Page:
Section 14 contains provisions relating to the participating tenants and nominee purchaser.

Counter notice

Section 21 contains provisions relating to the counter notice from the landlord. It must contain a statement as to whether the landlord admits or denies the right to collective enfranchisement. If the right is admitted it must also state which, if any, of the proposed terms are accepted. In respect of any terms which are not accepted, the landlord must make a counter proposal. It may also set out rights which a landlord wishes to retain.

Section 24 provides that where a counter notice has been given and any of the terms of acquisition remain in dispute two months after service of the counter notice, a residential property tribunal (RPT) may, on the application of either the nominee purchaser or the landlord, decide the matters in dispute. Any such application must be made not later than six months from the date on which the counter notice was served. Where a counter notice has been given and all the terms of acquisition have been either agreed between the parties or determined by a tribunal but a binding contract has not been entered into within two months of the service of the counter notice, either party may apply to the court to make an order under section 24(4).

Section 25 contains provisions where the landlord fails to serve a counter notice and section 26 applies where the relevant landlord cannot be found. Section 28 entitles participating tenants to withdraw from the acquisition before a binding contract is made. If that is done the tenants are liable to the landlord for all relevant costs incurred by him/her in relation to the initial notice.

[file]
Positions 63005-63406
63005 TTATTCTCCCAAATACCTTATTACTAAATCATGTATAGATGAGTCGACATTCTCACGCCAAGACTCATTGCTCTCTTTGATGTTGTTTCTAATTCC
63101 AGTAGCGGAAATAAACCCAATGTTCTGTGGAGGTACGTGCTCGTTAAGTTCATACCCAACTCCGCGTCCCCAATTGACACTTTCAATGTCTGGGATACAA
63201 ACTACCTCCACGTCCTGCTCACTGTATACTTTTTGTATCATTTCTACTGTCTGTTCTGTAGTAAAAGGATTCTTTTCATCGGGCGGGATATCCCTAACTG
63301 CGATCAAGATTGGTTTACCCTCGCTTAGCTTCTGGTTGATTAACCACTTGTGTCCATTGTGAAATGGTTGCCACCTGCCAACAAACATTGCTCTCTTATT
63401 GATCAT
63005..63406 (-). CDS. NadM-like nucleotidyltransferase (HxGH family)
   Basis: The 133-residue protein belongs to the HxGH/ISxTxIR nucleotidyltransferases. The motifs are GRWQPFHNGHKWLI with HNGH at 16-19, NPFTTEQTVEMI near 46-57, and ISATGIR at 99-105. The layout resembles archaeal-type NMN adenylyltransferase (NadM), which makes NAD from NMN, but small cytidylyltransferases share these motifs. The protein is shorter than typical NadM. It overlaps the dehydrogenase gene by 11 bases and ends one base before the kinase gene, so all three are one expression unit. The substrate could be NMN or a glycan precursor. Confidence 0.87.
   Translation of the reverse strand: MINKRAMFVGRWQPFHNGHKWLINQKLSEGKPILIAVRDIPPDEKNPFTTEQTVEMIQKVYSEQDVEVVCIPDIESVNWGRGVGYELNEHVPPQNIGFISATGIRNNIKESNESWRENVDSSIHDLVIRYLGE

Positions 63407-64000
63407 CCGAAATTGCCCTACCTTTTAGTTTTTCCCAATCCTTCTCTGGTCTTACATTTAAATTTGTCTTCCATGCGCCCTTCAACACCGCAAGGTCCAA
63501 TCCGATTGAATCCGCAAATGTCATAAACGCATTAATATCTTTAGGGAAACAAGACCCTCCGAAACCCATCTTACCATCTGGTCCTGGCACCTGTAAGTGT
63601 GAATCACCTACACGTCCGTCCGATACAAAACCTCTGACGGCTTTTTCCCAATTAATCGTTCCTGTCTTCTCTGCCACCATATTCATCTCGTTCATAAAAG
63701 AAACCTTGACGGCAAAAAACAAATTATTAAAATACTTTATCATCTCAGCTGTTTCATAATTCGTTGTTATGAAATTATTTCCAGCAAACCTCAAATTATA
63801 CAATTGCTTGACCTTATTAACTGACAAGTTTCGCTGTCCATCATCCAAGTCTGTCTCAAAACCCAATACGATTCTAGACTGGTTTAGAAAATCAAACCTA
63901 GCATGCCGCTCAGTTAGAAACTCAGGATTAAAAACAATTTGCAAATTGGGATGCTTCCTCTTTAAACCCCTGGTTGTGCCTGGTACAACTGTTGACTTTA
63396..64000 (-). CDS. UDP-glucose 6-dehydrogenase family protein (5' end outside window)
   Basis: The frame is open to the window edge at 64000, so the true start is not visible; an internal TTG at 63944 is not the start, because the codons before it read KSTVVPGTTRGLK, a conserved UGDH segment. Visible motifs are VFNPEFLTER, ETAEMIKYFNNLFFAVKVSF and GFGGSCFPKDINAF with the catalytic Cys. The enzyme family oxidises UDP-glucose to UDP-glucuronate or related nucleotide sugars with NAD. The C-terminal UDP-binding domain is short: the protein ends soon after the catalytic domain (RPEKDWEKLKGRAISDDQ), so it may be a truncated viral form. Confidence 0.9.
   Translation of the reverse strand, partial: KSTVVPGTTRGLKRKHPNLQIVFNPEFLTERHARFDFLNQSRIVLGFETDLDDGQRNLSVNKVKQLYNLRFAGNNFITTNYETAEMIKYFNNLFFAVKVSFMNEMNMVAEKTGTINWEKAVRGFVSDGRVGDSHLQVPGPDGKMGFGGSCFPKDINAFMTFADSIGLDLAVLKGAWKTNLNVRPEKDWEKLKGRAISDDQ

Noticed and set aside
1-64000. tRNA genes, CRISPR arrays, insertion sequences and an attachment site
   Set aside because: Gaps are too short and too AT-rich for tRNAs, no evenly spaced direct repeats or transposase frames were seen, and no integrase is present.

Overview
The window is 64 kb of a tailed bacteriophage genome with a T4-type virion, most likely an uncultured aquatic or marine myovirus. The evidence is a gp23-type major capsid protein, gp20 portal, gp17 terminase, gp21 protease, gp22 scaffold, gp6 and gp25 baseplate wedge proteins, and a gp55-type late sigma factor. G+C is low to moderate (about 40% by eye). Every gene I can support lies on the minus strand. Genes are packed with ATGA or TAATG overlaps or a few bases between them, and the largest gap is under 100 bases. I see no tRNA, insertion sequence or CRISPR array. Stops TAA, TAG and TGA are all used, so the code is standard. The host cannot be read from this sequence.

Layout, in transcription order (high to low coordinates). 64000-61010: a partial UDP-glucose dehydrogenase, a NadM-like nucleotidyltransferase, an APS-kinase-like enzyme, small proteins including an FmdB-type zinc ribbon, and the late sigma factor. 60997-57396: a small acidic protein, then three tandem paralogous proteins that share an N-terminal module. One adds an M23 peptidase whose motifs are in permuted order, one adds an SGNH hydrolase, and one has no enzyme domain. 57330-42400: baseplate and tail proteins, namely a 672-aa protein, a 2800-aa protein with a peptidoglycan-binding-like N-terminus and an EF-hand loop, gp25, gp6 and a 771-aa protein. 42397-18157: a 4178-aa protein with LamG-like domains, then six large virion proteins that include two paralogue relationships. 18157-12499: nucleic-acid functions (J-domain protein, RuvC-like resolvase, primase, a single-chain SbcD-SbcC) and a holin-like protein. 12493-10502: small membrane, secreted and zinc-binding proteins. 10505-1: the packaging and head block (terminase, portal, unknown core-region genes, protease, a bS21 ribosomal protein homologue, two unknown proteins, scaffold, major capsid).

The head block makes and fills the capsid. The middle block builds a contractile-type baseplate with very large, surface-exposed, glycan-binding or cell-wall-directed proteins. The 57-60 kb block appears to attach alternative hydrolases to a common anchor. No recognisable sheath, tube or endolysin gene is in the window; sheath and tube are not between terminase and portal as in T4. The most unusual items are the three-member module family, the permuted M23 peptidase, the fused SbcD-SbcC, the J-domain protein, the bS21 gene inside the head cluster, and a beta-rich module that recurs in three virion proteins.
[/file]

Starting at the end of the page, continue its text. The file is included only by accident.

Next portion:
Section 32 provides for the determination of the price for the freehold and Schedule 6 to the Act specifies how the price is to be calculated. The price will depend on factors such as the length of the remainder of the term, the value of the flats in the building and the ground rents payable. The 2002 Act amended the 1993 Act by allowing the landlord only 50% (instead of the whole) of the "marriage value" - this is the value that is created by "marrying" the freehold and leasehold interests. However, the marriage value is disregarded if the unexpired term of the lease is more than 80 years. Advice must be obtained from a chartered surveyor or valuer as to the price at which the freehold can be acquired - we are not qualified to carry out those calculations but we can recommend a surveyor if you need.

Section 33 requires the purchaser to pay the landlord's reasonable costs in relation to the investigation of the claim, checking title, the valuation of the freehold interest in the premises and the transfer of that interest. These costs must be reasonable and can be determined by the RPT if they are not agreed. 

(updated 12.05.23)


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Property & Conveyancing - Buying and selling property, including shared ownership, right to buy, enfranchisement and lease extensions